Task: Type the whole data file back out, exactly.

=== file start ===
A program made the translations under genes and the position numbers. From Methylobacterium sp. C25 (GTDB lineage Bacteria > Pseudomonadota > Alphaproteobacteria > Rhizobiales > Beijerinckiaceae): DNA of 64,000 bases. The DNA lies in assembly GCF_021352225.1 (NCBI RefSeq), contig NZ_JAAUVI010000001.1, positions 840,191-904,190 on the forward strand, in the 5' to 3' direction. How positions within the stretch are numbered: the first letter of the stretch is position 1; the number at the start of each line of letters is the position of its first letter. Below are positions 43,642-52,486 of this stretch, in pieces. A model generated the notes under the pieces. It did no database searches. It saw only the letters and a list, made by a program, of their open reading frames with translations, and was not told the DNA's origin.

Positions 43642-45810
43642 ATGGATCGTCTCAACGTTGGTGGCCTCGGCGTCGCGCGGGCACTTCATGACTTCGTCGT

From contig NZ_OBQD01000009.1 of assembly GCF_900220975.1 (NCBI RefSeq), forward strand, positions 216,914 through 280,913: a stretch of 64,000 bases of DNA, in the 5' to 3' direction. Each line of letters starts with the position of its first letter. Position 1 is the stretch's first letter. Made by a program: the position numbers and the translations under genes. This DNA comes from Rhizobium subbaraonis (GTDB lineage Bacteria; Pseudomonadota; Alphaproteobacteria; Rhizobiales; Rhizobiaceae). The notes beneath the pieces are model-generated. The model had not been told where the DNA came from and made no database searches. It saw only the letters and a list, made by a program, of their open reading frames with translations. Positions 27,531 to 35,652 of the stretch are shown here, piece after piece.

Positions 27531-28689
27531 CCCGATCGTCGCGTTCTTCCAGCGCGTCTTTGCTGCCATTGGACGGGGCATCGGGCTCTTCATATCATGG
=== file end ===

A program made the translations under genes and the position numbers. From Methylobacterium sp. C25 (GTDB lineage Bacteria > Pseudomonadota > Alphaproteobacteria > Rhizobiales > Beijerinckiaceae): DNA of 64,000 bases. The DNA lies in assembly GCF_021352225.1 (NCBI RefSeq), contig NZ_JAAUVI010000001.1, positions 840,191-904,190 on the forward strand, in the 5' to 3' direction. How positions within the stretch are numbered: the first letter of the stretch is position 1; the number at the start of each line of letters is the position of its first letter. Below are positions 43,642-52,486 of this stretch, in pieces. A model generated the notes under the pieces. It did no database searches. It saw only the letters and a list, made by a program, of their open reading frames with translations, and was not told the DNA's origin.

Positions 43642-45810
43642 ATGGATCGTCTCAACGTTGGTGGCCTCGGCGTCGCGCGGGCACTTCATGACTTCGTCGT

From contig NZ_OBQD01000009.1 of assembly GCF_900220975.1 (NCBI RefSeq), forward strand, positions 216,914 through 280,913: a stretch of 64,000 bases of DNA, in the 5' to 3' direction. Each line of letters starts with the position of its first letter. Position 1 is the stretch's first letter. Made by a program: the position numbers and the translations under genes. This DNA comes from Rhizobium subbaraonis (GTDB lineage Bacteria; Pseudomonadota; Alphaproteobacteria; Rhizobiales; Rhizobiaceae). The notes beneath the pieces are model-generated. The model had not been told where the DNA came from and made no database searches. It saw only the letters and a list, made by a program, of their open reading frames with translations. Positions 27,531 to 35,652 of the stretch are shown here, piece after piece.

Positions 27531-28689
27531 CCCGATCGTCGCGTTCTTCCAGCGCGTCTTTGCTGCCATTGGACGGGGCATCGGGCTCTTCATATCATGG